The weather was pretty dismal and the forecast was for rain in the west, and I could not be more west, so I anticipated getting wet and thought a woodland walk could at least provide some shelter. Brigsteer woods are a little north of Levens and south of Kendal. I followed the route described on walk 53, Cicerone, South Lakes. Parking is easy just out of Levens village, which is perched on the edge of Lyth Valley, part of which is known locally as Lord’s Plain. The valley is the inland end of the Kent Estuary, though the Kent does not flow from the top. The river Gilpin wends its way down the valley from slightly higher up. I imagine it is glacial. The valley is impressive and the view etched in my earliest memories as my maternal grandparents lived in Levens when I was a small child. The tiny terrace is still there, in ‘prime real estate’ position. Strange how we take things for granted when small.
So I wandered north initially, admiring the plain with Witherslack Scar rising steeply up the other side. To the north the mountains were barely visible but on a good day the Langdales, Scafell Pike and Coniston Old Man can all be seen guarding the end of the valley.
Although not a physically demanding walk, boots were a must. Brigsteer woods are up from the valley floor but the track was very wet. Amazingly the rain held off for the first hour but it would have been easy to get wet from the ground up, as did my dog. If anyone is a serious ‘birder’ then the woods are a delight. The National Trust maintains the woodland and there were bird boxes fixed all along the track. Chaffinches, tits, wrens and robins all kept me company, but I did not manage to capture one in a picture. After squelching through the woods I worked my way up towards Scout Scar passing the most delightful cottages on the way.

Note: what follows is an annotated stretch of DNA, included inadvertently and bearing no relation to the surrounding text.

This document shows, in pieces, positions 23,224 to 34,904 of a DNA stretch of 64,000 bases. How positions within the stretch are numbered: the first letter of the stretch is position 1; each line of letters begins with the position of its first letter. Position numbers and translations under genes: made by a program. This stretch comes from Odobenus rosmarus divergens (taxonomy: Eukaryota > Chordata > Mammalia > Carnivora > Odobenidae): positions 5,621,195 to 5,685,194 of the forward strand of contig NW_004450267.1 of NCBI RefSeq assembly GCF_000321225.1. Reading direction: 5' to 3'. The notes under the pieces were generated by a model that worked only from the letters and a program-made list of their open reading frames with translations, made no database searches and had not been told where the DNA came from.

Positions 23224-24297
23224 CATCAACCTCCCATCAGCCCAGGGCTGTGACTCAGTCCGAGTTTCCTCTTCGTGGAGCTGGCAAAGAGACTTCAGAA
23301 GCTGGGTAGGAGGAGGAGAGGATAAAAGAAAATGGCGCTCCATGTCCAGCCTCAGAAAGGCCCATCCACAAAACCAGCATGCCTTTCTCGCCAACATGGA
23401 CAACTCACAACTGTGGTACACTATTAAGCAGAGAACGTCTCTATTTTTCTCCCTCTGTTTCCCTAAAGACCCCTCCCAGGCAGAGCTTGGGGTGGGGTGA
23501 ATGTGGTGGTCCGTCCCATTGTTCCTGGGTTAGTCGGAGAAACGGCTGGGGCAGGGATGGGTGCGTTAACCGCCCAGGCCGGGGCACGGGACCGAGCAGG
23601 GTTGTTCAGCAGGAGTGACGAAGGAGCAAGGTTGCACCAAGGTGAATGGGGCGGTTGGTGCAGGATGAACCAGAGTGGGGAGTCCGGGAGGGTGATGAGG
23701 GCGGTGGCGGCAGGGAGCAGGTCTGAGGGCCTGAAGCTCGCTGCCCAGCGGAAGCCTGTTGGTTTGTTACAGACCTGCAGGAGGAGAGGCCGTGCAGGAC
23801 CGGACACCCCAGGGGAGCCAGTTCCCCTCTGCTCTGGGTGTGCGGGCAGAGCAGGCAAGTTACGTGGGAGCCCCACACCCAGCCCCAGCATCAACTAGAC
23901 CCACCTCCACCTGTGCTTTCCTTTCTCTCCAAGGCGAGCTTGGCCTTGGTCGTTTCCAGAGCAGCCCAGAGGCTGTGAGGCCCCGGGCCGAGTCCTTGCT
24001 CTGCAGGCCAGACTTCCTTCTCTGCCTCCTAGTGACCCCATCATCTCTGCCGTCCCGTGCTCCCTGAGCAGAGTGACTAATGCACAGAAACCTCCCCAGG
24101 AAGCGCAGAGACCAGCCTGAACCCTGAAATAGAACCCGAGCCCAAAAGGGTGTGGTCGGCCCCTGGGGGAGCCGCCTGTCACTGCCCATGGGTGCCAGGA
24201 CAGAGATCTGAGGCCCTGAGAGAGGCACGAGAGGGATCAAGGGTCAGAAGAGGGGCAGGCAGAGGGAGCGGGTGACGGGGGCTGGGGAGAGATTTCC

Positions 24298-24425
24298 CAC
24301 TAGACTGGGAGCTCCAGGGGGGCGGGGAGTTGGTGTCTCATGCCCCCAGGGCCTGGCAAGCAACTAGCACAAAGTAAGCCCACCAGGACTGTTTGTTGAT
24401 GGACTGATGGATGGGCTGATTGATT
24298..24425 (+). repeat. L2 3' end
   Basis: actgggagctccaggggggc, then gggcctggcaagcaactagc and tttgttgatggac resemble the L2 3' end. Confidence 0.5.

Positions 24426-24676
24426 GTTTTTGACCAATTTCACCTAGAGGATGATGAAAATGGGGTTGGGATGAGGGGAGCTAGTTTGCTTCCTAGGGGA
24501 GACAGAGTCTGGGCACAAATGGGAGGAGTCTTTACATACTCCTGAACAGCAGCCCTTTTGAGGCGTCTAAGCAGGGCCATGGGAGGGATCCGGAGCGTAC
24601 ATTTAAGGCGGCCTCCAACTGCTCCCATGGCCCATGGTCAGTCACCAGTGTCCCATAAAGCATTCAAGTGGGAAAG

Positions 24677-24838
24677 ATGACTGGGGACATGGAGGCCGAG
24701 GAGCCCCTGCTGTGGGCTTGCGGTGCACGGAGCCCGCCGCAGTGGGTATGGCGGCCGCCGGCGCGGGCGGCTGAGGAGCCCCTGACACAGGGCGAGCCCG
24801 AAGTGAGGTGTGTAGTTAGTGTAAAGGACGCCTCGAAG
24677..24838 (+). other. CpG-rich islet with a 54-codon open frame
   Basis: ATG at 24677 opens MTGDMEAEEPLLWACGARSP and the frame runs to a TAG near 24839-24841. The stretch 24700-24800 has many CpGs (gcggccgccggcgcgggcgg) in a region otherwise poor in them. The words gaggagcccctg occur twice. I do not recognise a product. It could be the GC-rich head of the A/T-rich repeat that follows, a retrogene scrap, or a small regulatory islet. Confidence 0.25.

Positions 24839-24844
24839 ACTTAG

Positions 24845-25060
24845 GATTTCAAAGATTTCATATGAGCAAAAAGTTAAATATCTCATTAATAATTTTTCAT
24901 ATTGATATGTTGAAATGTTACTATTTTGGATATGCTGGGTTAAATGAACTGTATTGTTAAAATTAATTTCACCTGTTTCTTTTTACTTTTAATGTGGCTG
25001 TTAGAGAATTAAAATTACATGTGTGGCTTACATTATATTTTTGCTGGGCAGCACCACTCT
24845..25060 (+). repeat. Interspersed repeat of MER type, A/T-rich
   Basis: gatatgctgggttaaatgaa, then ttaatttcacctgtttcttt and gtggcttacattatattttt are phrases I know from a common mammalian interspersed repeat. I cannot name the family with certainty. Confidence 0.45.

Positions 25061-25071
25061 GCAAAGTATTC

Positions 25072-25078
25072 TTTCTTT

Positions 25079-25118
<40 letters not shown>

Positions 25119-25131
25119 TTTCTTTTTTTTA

Quintessentially English Lakes. I half expected Peter Rabbit, or at the very least Beatrix Potter, to come out of the door. As the promised rain started in earnest after the cottages I cut my walk short and headed back via Helsington Church, which is worth a visit if you have never been in. The path drops down towards Kendal and Sizergh Castle which looked far more inviting in July (see my post July Tour ). But I did notice a clever row of birdfeeders set up with a single walled ‘hide’ so that all those chaffinches could be photographed, if it wasn’t so wet that changing my camera lens was not an option. But what a good idea.
The tracks and trails round the Sizergh estate are well maintained, some are cobbled under the grass where old estate roads once were. So it was an easy stroll back to the car. My walk took just over two hours, messing about with my camera always slows me down, and I only met 2 runners the whole way round. Good to be here when most of the tourists have gone. Though if anyone has any sunny day pictures of the woods and valley, would be good to see them.
Nearly Christmas….go for a walk!
Walk OS map OL7